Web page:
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Older age for the Solar SystemAdd to my bookmarks

Nature Geoscience

August 23, 2010

The Solar System could be up to two million years older than previously thought, reports a paper published online this week in Nature Geoscience. The revised older age comes from an analysis of a relict mineral contained within a meteorite ― called a mineral inclusion ― found in northwest Africa.

Such inclusions are among the oldest solid materials formed following the birth of the Sun, and dating of this material can provide one of the most precise estimates of the age of the formation of the Solar System. Audrey Bouvier and Meenakshi Wadhwa use a dating technique relying on lead isotopes to determine the age of this particular inclusion. They find that the inclusion formed 4,568.2 million years ago ― between 0.3 and 1.9 million years earlier than previous estimates.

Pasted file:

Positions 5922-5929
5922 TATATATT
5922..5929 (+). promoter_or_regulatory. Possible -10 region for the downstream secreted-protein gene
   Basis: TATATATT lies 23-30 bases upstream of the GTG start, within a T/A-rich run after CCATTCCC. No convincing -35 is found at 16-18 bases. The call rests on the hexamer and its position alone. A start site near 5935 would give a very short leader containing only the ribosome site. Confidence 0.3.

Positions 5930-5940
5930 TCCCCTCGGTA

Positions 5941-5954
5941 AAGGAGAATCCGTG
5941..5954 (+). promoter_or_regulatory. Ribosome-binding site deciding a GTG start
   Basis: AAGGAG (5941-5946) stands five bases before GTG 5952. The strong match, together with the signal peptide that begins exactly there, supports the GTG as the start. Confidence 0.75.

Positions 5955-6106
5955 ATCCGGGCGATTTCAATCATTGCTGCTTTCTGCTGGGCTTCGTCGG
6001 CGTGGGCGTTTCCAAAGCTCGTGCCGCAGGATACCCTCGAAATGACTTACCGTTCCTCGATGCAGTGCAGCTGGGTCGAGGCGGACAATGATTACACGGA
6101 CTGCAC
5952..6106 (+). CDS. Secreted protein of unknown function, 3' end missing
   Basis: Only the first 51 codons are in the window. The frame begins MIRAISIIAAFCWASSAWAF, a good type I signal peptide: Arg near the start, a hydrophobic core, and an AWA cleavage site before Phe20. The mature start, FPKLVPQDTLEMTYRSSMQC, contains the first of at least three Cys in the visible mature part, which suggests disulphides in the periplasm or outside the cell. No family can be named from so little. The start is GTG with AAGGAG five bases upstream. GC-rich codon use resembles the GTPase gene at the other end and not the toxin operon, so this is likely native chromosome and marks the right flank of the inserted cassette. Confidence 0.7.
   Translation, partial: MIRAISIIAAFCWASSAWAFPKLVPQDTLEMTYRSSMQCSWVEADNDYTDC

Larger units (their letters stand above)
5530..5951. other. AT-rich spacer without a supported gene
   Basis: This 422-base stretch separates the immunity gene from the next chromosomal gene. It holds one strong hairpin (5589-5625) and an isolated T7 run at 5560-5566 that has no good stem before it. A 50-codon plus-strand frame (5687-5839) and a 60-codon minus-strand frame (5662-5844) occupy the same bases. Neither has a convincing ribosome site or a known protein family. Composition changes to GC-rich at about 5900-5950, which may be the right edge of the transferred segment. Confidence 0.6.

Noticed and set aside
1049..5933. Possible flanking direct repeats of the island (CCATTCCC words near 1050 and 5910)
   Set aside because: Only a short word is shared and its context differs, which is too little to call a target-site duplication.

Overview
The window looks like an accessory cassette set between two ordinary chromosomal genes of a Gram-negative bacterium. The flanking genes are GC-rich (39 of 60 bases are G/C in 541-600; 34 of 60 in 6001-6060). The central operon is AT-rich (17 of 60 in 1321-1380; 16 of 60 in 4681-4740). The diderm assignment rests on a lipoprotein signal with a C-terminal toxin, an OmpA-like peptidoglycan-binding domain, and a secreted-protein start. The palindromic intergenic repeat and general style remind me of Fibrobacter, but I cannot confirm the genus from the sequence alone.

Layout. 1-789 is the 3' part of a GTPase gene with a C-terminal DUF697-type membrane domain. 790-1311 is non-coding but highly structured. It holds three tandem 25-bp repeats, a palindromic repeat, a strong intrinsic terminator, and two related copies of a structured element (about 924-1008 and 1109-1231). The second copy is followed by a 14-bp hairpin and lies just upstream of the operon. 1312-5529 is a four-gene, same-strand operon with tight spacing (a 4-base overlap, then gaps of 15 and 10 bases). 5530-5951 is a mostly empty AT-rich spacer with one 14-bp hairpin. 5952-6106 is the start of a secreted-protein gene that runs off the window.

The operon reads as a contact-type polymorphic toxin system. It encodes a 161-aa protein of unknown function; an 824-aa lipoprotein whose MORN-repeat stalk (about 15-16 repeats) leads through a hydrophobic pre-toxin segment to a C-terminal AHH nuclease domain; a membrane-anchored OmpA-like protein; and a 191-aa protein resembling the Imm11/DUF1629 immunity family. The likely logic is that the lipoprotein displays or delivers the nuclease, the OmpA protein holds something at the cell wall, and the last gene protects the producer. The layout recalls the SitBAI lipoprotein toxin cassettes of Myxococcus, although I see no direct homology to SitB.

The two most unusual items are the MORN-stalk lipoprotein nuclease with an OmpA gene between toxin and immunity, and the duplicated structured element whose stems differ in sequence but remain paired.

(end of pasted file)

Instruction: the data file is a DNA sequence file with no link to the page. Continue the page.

This age makes the inclusion the oldest material from the Solar System that has been dated so far.

DOI:10.1038/ngeo941 | Original article

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